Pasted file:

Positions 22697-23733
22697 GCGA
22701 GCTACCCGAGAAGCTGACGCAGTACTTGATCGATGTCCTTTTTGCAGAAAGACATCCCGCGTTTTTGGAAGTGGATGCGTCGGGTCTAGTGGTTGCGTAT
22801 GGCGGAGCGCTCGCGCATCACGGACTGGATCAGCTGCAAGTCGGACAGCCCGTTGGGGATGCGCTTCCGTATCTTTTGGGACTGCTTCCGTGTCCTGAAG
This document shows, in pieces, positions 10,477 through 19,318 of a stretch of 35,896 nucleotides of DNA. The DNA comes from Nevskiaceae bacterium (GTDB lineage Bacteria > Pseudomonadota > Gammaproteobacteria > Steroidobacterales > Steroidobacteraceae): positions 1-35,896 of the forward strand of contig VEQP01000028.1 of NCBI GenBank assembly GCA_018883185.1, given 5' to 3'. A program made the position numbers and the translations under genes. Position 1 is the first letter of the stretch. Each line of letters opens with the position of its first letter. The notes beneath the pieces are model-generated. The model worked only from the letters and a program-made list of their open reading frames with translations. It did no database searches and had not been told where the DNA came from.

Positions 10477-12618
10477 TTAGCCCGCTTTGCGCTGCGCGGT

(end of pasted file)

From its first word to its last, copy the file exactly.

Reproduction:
Positions 22697-23733
22697 GCGA
22701 GCTACCCGAGAAGCTGACGCAGTACTTGATCGATGTCCTTTTTGCAGAAAGACATCCCGCGTTTTTGGAAGTGGATGCGTCGGGTCTAGTGGTTGCGTAT
22801 GGCGGAGCGCTCGCGCATCACGGACTGGATCAGCTGCAAGTCGGACAGCCCGTTGGGGATGCGCTTCCGTATCTTTTGGGACTGCTTCCGTGTCCTGAAG
This document shows, in pieces, positions 10,477 through 19,318 of a stretch of 35,896 nucleotides of DNA. The DNA comes from Nevskiaceae bacterium (GTDB lineage Bacteria > Pseudomonadota > Gammaproteobacteria > Steroidobacterales > Steroidobacteraceae): positions 1-35,896 of the forward strand of contig VEQP01000028.1 of NCBI GenBank assembly GCA_018883185.1, given 5' to 3'. A program made the position numbers and the translations under genes. Position 1 is the first letter of the stretch. Each line of letters opens with the position of its first letter. The notes beneath the pieces are model-generated. The model worked only from the letters and a program-made list of their open reading frames with translations. It did no database searches and had not been told where the DNA came from.

Positions 10477-12618
10477 TTAGCCCGCTTTGCGCTGCGCGGT